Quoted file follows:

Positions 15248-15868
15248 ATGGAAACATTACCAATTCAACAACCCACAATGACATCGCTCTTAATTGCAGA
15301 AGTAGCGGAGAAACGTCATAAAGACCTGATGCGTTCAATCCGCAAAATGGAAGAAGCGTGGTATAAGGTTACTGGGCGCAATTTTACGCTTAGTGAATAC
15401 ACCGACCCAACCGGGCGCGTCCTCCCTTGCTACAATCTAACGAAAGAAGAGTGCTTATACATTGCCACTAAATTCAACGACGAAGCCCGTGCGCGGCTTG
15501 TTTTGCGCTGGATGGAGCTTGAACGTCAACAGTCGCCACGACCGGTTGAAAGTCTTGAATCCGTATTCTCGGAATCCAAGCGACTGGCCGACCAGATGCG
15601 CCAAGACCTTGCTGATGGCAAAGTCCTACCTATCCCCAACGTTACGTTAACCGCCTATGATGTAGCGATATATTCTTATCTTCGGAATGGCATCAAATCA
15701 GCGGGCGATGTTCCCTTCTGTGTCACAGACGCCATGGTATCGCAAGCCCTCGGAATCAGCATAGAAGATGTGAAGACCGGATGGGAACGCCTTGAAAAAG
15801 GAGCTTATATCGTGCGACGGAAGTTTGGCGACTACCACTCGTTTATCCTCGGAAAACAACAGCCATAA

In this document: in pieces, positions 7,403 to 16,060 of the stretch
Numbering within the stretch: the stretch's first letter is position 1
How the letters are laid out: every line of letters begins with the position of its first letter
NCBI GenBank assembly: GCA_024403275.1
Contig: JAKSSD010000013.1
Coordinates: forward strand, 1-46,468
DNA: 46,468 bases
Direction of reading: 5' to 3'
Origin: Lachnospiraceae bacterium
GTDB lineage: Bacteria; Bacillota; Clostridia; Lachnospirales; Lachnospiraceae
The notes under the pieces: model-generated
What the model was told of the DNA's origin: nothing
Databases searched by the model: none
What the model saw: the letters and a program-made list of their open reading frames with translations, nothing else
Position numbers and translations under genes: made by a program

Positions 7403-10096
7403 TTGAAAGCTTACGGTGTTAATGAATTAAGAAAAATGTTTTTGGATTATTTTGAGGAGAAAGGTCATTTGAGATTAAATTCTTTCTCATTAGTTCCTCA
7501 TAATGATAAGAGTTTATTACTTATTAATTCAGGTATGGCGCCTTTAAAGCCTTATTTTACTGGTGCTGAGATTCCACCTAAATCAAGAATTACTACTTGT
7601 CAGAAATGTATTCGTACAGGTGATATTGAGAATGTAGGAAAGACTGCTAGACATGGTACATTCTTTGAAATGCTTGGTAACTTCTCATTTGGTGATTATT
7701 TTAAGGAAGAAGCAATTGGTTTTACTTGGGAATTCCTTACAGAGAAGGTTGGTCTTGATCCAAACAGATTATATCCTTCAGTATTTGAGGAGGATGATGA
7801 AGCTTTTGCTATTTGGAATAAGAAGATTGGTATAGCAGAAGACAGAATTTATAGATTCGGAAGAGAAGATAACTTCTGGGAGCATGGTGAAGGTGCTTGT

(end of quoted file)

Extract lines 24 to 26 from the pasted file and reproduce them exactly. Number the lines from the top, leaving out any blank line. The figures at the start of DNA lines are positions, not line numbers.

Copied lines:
Positions 7403-10096
7403 TTGAAAGCTTACGGTGTTAATGAATTAAGAAAAATGTTTTTGGATTATTTTGAGGAGAAAGGTCATTTGAGATTAAATTCTTTCTCATTAGTTCCTCA
7501 TAATGATAAGAGTTTATTACTTATTAATTCAGGTATGGCGCCTTTAAAGCCTTATTTTACTGGTGCTGAGATTCCACCTAAATCAAGAATTACTACTTGT